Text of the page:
The cloning process is imperfect. Mutations occasionally creep into the gene pool. Those who have a useful mutation may be registered, identified by an obvious marking on their uniform. Everyone else is a mutant, but must keep their power secret—only registered mutants may be mutants, for another clone to be a mutant is treason against Friend Computer. Breaching the carefully-controlled network of security clearances, based on the colours of the rainbow, is treason. Secret societies flourish among everyone, but belonging to a secret society implies that Friend Computer isn't everything that you need and is thus treason.
Everyone is a member of a secret society. Everyone is a mutant. These are things that the characters must keep secret, because as far as they're aware each character is the only non-registered mutant, the only member of a secret society. Every PC is a traitor at least twice over. Treason is punished by death. Turning in traitors is rewarded with money and extra Bouncy Bubble Beverage ration. Paranoia games usually turn into bloodbaths.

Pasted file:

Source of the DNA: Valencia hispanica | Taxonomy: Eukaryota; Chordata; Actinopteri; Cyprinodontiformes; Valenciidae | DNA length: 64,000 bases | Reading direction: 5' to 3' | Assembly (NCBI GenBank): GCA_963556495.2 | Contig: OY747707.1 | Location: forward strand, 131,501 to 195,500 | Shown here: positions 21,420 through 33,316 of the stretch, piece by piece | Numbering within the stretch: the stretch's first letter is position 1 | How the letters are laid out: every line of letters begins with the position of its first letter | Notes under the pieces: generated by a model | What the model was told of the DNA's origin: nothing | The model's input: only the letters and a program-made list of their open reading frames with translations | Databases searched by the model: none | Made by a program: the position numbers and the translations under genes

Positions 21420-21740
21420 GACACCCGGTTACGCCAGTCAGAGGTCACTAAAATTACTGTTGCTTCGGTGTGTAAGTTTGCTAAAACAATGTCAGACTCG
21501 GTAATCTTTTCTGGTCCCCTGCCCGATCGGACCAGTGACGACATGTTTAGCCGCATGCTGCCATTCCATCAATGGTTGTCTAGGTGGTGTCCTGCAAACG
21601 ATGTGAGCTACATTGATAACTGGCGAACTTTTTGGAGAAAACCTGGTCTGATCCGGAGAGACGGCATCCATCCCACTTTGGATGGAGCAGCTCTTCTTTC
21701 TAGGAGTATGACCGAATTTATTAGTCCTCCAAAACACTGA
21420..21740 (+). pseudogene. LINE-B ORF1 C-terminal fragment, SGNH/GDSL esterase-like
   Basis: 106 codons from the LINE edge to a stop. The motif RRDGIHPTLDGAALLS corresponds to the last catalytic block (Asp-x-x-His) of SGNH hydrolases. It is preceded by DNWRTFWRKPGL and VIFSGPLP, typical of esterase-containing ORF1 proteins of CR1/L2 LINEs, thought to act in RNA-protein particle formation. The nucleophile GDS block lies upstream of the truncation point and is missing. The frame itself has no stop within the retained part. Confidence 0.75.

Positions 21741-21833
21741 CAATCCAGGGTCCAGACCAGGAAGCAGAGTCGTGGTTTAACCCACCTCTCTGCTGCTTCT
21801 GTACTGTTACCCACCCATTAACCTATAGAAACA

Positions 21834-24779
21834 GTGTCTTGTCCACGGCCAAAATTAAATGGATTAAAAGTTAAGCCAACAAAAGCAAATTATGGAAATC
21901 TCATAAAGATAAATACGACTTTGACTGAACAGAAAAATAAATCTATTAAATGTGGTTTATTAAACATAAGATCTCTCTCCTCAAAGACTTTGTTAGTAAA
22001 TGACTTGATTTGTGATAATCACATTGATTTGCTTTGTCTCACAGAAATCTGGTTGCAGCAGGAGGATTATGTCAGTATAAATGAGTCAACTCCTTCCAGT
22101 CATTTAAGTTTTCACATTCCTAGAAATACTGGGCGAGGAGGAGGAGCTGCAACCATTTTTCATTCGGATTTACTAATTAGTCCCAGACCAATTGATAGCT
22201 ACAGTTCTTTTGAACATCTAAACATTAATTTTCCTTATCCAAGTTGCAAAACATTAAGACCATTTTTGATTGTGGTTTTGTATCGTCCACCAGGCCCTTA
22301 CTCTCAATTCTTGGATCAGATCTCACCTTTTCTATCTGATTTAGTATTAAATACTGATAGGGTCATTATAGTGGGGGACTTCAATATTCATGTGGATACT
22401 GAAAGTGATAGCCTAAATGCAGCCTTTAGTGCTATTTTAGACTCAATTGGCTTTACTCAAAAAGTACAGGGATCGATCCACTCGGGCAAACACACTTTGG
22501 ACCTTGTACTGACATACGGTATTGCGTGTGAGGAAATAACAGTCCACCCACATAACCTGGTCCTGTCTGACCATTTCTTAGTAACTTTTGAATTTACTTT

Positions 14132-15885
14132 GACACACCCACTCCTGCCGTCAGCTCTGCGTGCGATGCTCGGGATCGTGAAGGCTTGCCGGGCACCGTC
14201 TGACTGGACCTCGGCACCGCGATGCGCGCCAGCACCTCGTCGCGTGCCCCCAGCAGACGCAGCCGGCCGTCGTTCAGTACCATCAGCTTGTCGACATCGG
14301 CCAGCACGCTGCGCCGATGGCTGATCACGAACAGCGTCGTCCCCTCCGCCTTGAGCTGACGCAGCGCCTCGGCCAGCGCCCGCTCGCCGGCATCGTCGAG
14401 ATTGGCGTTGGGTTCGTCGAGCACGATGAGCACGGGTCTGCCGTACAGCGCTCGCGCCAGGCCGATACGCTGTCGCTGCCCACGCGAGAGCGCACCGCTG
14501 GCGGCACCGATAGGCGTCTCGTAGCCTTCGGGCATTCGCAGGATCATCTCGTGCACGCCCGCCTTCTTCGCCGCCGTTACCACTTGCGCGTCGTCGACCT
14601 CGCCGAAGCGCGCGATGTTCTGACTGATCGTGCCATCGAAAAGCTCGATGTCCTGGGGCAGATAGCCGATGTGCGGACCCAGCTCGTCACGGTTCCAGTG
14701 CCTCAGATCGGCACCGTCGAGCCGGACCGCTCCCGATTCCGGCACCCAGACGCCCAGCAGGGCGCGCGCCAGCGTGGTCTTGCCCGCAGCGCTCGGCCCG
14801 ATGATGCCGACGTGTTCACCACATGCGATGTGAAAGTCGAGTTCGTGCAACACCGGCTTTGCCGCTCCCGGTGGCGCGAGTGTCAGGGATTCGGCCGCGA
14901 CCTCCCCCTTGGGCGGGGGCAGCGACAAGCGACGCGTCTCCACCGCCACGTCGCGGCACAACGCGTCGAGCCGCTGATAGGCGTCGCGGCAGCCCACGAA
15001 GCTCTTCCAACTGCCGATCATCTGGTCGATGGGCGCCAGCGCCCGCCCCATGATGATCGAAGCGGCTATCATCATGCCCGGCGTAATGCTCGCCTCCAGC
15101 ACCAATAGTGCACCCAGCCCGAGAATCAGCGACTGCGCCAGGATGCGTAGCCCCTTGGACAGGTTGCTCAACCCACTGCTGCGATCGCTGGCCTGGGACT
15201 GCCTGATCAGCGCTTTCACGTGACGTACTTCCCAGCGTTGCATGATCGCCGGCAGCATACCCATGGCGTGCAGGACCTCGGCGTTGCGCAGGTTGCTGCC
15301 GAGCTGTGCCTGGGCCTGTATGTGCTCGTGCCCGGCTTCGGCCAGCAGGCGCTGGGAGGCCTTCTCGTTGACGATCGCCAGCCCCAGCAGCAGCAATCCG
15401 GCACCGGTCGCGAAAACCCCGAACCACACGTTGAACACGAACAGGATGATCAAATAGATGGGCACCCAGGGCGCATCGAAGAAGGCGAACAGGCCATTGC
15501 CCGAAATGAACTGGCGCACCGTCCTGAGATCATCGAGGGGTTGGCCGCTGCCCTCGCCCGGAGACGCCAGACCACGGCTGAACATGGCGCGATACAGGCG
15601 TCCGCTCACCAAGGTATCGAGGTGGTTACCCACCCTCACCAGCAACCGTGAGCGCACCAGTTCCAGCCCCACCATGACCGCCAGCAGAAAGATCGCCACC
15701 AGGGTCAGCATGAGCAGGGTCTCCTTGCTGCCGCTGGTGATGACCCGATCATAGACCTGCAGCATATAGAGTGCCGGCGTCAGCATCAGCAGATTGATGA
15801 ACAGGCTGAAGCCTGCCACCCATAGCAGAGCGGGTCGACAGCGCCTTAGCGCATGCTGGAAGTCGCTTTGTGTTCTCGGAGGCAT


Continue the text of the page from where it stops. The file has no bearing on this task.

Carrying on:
Characters start as newly promoted RED clearance Troubleshooters. They're one step above INFRARED (black) clearance citizens, and at least one step below everyone else; meaning that they've got to obey the orders of everyone above them. These orders are often contradictory. Disobeying any order is treason. As Troubleshooters, the characters are expected to find trouble, and shoot it. Often, they're the cause of trouble that involves shooting. To Friend Computer, that's close enough.
Much of the game relies on quick thinking on the part of players, and the ability to spontaneously generate valid-sounding bullshit is a vital survival skill. The only greater skill is luck; after the mission briefing character proceed to R&D to collect some experimental stuff. Said experimental stuff is above the characters' security clearance, so they don't get the instructions. They are still expected to fill out a full field test report. One of the supplements included an awful lot of forms for just this purpose.